[23] Mr Bowden gave evidence that the Capital Markets team at the Respondent handles commercial sales and equity transactions across the CBD and suburban commercial markets with institutional, private and offshore clients. 27 He said that the team has generated between $2.9m and $6m per year over the past 6 years. Deal sizes range from small transactions of circa $1m to large instructional transactions and that the largest transaction in recent years was for $470m.28

[24] Mr Bowden described the hierarchy in the JLL Group as follows:

and said that the Applicant’s role was at the second most senior level. 29 He said that the Applicant was in the top 2% of employees in Australia, “seniority-wise” and in the top

1.2% of the employee population of the Respondent in terms of seniority in Victoria. 30 None of this is seriously disputed.

[25] However, as is evident from the earlier extracted transcript from Mr Bowden’s cross examination, seniority is a multi-faceted description which might come from the performance and recognition of a person’s market activities and leadership, or from a person’s management of teams and the operations of the business. 31 Moreover, reporting relationships within the Respondent and more broadly within the JLL Group have developed whereby more highly ranked persons in a hierarchy by reason of their market activities and leadership, might report to more lowly ranked persons in the hierarchy who are involved in the management people and of the business.32 The hierarchy and in particular the Applicant’s position in that hierarchy therefore says little about the constituent elements of the Applicant’s role, other than that he was a high performing and highly successful employee.

[26] Mr Bowden’s evidence was that although the Applicant’s role did not have any direct reports, as a senior director he was expected to provide leadership and mentoring to the broader team. 33

[27] Mr Bowden’s evidence was that the Applicant’s role was subject to the JLL Group’s Global Leadership Competency framework, which prioritises:

[28] However, during cross examination, he could not say whether the Applicant had been given a copy of or had seen a document containing the Global Leadership Competency framework as is evident from the following:

[29] Mr Bowden described some of the specific expectations of the Applicant as a Regional Director as follows:

[30] I consider that these expectations are best described as expectations about the way in which the Applicant will conduct himself, vis-�-vis the organisation’s values, priorities, shareholder, client and employee interests, profitability and talent development, in carrying out the duties attaching to his role. They say little about his core or principal duties.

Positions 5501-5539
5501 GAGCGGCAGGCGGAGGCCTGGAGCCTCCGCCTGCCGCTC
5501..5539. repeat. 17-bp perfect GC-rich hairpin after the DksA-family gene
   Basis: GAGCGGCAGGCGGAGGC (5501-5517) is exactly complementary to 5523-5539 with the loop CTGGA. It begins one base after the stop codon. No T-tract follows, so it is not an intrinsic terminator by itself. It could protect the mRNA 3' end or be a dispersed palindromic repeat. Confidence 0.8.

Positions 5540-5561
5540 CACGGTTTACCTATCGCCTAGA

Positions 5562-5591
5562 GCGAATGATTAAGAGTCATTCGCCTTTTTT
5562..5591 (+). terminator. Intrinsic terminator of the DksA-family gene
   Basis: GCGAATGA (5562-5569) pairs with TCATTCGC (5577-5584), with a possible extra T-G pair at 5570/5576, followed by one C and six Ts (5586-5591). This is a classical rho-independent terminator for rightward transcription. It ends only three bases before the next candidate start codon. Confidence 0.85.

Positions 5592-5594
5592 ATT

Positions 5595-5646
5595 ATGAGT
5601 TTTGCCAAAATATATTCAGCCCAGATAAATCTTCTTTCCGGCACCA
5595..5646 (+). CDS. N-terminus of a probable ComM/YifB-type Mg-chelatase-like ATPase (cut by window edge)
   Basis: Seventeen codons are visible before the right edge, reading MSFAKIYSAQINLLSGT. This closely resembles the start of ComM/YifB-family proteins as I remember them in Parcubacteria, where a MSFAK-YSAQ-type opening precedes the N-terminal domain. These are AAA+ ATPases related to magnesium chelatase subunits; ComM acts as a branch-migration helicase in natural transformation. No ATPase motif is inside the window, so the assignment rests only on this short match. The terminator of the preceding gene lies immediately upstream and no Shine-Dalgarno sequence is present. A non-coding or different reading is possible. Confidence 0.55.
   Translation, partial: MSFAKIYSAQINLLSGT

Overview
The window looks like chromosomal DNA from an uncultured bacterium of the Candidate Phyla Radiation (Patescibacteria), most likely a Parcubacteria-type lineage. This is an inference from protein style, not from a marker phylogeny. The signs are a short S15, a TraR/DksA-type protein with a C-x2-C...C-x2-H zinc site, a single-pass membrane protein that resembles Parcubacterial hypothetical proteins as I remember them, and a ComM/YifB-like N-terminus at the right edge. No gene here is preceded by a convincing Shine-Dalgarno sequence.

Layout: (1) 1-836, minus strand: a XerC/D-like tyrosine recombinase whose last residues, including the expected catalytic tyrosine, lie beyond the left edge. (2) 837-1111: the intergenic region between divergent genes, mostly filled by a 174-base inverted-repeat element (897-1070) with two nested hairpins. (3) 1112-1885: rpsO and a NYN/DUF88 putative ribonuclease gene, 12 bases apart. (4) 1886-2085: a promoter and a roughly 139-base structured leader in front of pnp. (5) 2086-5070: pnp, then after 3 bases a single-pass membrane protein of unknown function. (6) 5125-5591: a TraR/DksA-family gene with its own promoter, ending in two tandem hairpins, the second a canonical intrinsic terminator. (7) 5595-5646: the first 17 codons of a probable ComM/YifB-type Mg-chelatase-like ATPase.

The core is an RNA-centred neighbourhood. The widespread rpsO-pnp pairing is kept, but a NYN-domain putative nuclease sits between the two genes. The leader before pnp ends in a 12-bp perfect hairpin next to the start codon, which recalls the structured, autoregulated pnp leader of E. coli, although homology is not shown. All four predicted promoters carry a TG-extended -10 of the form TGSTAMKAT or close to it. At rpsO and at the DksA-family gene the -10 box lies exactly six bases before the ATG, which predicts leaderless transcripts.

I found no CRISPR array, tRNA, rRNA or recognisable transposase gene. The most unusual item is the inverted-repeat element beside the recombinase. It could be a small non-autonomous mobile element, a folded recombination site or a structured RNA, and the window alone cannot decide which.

[31] Similarly, Mr Bowden’s evidence as to the Applicant’s attendance at annual Asia Pacific Leadership Conferences, which focussed on business strategy at the APAC level and provided an opportunity for networking at the senior leadership level; or at a March 2016 conference held in Shanghai; or at a JLL International & Regional Directors Meeting in 2014, 37 says little about the Applicant’s core or principal duties or the principal purpose of the employment. It says more about how successful the Applicant was in executing his core or principal duties.

[32] As to the second element earlier identified, Mr Bowden’s evidence was that the Applicant’s day-to-day duties included meeting revenue targets from new and existing clients and contributing to the overall success of the Capital Markets team and that he was expected to meet these targets by maintaining client relationships and bringing in new opportunities for the Respondent. 38 Meeting revenue targets required the Applicant to sell property.39 While it is doubtless the case that maintaining client relationships and bringing in new business opportunities contribute to the opportunity to meet targets, fundamentally, targets are met when the maintenance of the client relationship or the bringing in of a business opportunity is executed in a way that ultimately results in sales of property. Without the sale, a new opportunity brought in is missed. Without the sale, commission is not earned, and targets are not met. Moreover, Mr Bowden’s evidence on this point sounds much like the Applicant was required to use his personal initiative and source prospective sellers and buyers of real property or businesses, a task indicative of a Property Sales Representative under the Award.

[33] Mr Bowden also gave evidence that the Applicant was expected to provide leadership in his team to ensure that the team’s work aligned with the business plan and that more junior members of the team were motivated and achieving their own targets, and to contribute to the development of strategy and budgets. 40 It would be, with respect, quite remarkable if this were not the expectations of most employers in the real estate industry of any long serving and experienced property sales representative employed by them.